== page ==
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Sister island recasts the net
Ometepe Internet project gets boost from young volunteer
Peter Abrahamsen admits bringing Internet service to the remote Nicaraguan island of Ometepe often seems totally absurd.
But somehow, its also a quest the 23-year-old cant give up.
If I didnt keep trying, it would all be for naught, he said.
Abrahamsen, a Seattle native, leaves next month for another stint overseeing nearly every facet of Red Libre, a nonprofit Internet service provider project spearheaded by the Bainbridge-Ometepe Sister Islands Association.
Initiated 12 years ago, Red Libre or Free Net in English has struggled to not only connect the island, but also to sell residents on its uses.
Folks didnt really have much time for the project and nobody really knew much of what it could do, said Abrahamsen, who returned from Nicaragua in late August. Its all magic to most of them, but now more are stepping up for the service.
So far, a handful of hotels, BOSIAs Ometepe office, a coffee cooperative, two private residences and the main office for the City of Altagracia are linked to the network.
BOSIA member and Red Libres founder David Mitchell of Bainbridge Island obtained a $15,000 grant in the mid-90s from the MCI telecommunications company to help breathe life into the project.
Mitchell believes widely dispersed access to the Internet - especially among the worlds poor could revolutionize trade and political involvement.
We wanted to empower people, and thats not a value-neutral position, said Mitchell. The Internet is a disruptive technology (because) it may empower students or empower peasants. It distributes information widely and allows people to communicate who dont own a printing press. It changes the status quo, especially in power relationships.
But the systems initial try, using a low-orbit satellite link, came with 18-hour message transfer delays.
Another attempt a few years later with the help of the Nicaraguan government ended quickly after a series of equipment failures.
Red Libres new wireless ethernet system, initiated in 2000, has been running strong enough that Abrahamsen hopes to fulfill the projects initial goal of linking Ometepes schools.
Well offer it to schools for free, but we still need a lot more computers and and basic infrastructure such as satellite towers, batteries and power equipment before we can really expand, he said.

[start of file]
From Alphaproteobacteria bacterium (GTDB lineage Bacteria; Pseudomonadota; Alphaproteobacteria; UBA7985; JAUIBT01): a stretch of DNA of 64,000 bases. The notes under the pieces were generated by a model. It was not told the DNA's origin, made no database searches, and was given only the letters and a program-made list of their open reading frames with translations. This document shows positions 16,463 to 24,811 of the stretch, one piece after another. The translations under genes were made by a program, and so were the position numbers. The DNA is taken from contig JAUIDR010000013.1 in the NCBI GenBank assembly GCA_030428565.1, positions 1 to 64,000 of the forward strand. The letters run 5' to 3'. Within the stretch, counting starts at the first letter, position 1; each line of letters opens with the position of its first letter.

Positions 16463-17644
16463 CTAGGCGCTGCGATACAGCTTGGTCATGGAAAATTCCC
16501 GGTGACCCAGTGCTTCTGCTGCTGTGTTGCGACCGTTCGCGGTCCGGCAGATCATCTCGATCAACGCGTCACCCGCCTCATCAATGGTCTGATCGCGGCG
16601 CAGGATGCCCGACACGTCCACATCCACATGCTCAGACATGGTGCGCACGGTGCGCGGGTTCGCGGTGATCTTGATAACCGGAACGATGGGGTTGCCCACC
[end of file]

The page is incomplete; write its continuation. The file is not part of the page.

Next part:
Abrahamsen spent nine months last year overseeing every aspect of the project and none of it was easy.
As a freshly minted University of Washington philosophy grad, Abrahamsen was thrust into a foreign country and given the task of spearheading a high-tech business endeavor in a very low-tech region.
His burgeoning Spanish-language skills were given a sink-or-swim test, which forced him into fluency at a rapid pace.
Abrahamsen also lived in a 10-by-10-foot cubicle on the top floor of Finca Magdalena, a coffee cooperatives main production building that is rapidly converting into a low-budget hostel. His meals were cooked for him, but strayed little from rice and beans. He was unpaid, overworked and sometimes bored.
And there were other challenges.
Oh, let me count the ways, he said. Transportation. That was a big one. If I needed to talk to somebody, it could take most of the day, especially if they didnt have a phone or if the phones were down. It took a really long time just to get really small things done. It was really wearing over time.
As the project progressed much slower than he world have liked, Abrahamsen also felt isolated on the rural island.
More than anything, there was just this sense of working totally alone on the project, he said. There really wasnt anyone else I could connect with who was also in a strange place doing something that was totally absurd.
By the end of his stint, Abrahamsen, whose computer expertise is largely self-taught, had all but sworn off the project. But its too important to abandon, he said.
Its an interesting challenge, he said. Ometepe is very much in transition like many places that are becoming part of a global family.
The Internet could spark peoples imaginations and be a tool to understand where they are, where theyre going and put the island in touch with other communities in the region that are going through similar changes.
Mitchell believes Abrahamsens renewed commitment is largely what keeps Red Libre afloat.
He means a whole lot for the project because theres still a whole lot to do, Mitchell said. We need to improve the quality and connections but more importantly, we need to get more Nicaraguans involved in the maintenance. They need to be in touch and thats an important thing Peter does. Hes got really good technical skills and good Spanish, and we couldnt do without it. He also thinks about the social impacts of what hes doing and cares about the people on Ometepe.
BOSIA, thanks to an anonymous donation, is kicking in a small stipend for Abrahamsen this time around.
The Bainbridge nonprofit is also planning to send some help in the form of another computer-savvy volunteer from New Mexico. Add a cell phone, maybe an old truck and Abrahamsen will have the basic tools to make it all a lot more pleasant.
Still, some of the systems equipment will need to be replaced after a windstorm and vandalizations, and the projects budget has only a few hundred dollars left, Abrahamsen said.
Despite these and other challenges, Abrahamsens time off has rejuvenated his enthusiasm for project. Hes even in talks about what hed like to do with Red Libre two years from now.
I dont know, he said. I guess Ive cooled off, Im happy, Im more optimistic, I have more energy and a lot more hope.
To learn more about the Red Libre Internet Service Provider project, visit Peter Abrahamsens site: http://redlibre.blogspot.com. The projects official site, www.redlibre.ometepe.net, will be completed soon.